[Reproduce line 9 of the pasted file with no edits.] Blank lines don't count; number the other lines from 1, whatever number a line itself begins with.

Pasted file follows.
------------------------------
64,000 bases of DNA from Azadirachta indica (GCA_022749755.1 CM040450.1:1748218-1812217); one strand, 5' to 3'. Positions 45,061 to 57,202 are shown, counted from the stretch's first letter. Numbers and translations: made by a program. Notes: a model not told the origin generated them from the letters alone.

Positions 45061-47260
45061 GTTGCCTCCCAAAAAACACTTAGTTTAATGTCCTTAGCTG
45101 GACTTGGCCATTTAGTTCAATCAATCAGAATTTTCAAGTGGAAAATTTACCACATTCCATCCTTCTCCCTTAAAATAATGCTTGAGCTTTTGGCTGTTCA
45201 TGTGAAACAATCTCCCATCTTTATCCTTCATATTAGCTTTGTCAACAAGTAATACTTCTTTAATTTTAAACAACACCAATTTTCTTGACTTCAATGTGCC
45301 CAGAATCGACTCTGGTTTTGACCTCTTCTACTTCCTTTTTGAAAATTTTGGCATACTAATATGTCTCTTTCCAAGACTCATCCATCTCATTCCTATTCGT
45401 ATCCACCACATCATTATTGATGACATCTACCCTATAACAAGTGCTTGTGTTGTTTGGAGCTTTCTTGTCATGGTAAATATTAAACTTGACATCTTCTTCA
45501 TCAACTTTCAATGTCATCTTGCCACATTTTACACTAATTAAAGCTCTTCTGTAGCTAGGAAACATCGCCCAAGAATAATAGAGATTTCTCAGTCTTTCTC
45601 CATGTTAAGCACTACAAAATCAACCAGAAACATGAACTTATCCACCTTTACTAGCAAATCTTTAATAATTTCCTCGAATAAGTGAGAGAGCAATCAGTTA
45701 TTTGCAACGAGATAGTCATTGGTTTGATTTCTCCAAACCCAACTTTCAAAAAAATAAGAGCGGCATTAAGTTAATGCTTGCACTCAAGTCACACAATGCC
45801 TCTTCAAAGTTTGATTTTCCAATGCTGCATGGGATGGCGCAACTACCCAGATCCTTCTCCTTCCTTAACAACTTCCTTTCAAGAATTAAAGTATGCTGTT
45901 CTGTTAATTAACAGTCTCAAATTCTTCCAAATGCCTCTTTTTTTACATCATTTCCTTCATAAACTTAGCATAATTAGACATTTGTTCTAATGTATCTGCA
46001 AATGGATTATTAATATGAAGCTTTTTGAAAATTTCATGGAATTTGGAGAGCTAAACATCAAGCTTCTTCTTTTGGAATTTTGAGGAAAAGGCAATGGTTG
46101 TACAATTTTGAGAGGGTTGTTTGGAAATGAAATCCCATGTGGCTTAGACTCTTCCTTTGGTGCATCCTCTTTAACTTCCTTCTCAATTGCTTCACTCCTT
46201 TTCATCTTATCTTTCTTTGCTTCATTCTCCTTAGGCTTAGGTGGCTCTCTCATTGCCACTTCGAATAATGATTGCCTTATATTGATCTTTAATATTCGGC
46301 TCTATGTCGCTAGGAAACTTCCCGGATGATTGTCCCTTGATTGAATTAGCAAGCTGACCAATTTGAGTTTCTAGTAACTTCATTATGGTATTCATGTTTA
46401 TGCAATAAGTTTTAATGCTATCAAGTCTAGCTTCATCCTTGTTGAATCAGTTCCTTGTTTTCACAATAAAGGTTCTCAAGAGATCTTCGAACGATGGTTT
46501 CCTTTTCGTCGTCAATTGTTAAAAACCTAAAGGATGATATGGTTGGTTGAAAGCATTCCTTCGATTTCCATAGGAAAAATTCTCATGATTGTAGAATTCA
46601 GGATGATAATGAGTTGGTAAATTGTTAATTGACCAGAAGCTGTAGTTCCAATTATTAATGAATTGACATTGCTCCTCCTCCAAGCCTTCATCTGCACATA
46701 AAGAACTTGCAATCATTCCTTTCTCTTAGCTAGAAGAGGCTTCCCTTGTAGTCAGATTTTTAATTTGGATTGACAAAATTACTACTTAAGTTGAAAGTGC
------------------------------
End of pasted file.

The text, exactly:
45601 CATGTTAAGCACTACAAAATCAACCAGAAACATGAACTTATCCACCTTTACTAGCAAATCTTTAATAATTTCCTCGAATAAGTGAGAGAGCAATCAGTTA